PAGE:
The paper "Your Mind Matters by John Stott" is an excellent example of a book review on religion and theology. The author's thesis is that today's Christians must exert more effort to know the religion and not just be zealous about their faith but clueless about it. Most people practice their religion more on blind faith than rely on logic and reasoning; this is why the mind of the believer is very important because it leads to a deepening of the understanding of faith as well as encourage other people to convert to one's religion if they can be convinced of what Jesus Christ did previously.
Mindless belief is the equivalent of fanaticism and that can be downright dangerous. It is important people know what they believe in, practice it and secures in their knowledge in what they are doing is right. Religion is not based on faith alone and people must eschew the popular philosophical trend of anti-intellectualism (Stott 14). Today's religious activists often pursue the actions they think is right but this may not always be the best course of action for them.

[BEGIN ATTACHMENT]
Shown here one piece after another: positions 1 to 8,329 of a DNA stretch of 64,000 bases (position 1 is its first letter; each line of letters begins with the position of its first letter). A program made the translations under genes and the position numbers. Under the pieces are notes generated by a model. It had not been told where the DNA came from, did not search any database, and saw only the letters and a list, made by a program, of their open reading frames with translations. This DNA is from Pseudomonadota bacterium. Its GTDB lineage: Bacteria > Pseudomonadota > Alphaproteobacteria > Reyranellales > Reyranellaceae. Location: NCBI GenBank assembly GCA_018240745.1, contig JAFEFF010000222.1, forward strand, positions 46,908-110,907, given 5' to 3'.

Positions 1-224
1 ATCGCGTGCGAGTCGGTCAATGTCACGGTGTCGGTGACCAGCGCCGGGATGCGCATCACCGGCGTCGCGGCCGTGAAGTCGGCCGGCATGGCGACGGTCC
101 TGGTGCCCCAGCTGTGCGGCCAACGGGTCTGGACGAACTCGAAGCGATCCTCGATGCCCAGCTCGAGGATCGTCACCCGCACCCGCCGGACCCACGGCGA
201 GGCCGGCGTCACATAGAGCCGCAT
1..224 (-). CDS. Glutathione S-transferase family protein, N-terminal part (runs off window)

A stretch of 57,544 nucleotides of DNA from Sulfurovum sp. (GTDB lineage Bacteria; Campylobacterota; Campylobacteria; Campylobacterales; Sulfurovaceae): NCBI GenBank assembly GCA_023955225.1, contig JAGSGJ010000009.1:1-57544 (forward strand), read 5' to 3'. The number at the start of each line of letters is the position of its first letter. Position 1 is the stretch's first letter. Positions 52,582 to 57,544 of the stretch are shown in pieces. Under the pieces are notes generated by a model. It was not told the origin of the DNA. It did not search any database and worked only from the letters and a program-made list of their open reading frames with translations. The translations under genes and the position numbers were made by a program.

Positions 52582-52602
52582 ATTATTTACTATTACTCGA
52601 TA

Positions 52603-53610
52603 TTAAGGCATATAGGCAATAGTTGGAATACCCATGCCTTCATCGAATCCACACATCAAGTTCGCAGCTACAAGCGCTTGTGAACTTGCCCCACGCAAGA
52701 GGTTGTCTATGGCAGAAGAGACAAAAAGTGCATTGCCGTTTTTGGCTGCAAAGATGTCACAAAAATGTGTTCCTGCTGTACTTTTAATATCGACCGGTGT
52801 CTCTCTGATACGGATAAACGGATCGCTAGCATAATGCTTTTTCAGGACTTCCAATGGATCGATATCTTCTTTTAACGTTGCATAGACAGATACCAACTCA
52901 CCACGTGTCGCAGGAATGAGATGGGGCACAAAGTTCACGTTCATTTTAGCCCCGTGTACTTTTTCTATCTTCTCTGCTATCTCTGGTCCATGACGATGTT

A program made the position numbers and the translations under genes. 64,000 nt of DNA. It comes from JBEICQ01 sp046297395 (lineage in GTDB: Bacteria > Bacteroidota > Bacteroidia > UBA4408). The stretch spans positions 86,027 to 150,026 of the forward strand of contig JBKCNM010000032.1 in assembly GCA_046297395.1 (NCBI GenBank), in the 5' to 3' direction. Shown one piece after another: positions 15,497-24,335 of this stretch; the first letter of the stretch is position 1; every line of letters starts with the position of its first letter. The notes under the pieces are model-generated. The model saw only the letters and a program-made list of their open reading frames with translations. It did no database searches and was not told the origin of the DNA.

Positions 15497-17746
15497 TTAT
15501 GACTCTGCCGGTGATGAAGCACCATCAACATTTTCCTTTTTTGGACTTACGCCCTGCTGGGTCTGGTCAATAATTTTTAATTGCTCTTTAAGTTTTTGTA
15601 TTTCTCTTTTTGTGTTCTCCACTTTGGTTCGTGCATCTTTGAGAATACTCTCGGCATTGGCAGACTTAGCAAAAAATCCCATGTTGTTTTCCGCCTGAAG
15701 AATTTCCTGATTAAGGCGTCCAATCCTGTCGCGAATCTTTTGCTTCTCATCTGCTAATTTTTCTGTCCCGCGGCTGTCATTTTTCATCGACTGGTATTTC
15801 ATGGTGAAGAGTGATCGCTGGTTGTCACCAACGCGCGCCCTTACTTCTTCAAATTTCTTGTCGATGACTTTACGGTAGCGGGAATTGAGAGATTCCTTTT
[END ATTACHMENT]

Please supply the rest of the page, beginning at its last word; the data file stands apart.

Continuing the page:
In other words, pragmatism must go hand in hand with correct religious knowledge if religion is to ever become meaningful for them and this is especially true when it comes to evangelism. Many people wrongly believe that religion is anti-intellectual (Stott 15) and hence they exert more efforts in practicing their faith than knowing their faith more, and more deeply. Many Christians have placed ritual as more important than knowledge, dogma over that of reason such that often, they lose sight of what religion is all about. Ignorance cannot be tolerated in religion, as that can lead to wrong actions based on the wrong premise; good intentions are not enough. Using intelligence to deepen one's knowledge of his religion is not contradictory, in the same way, that science and religion can co-exist; theism requires faith and an intellectual mind.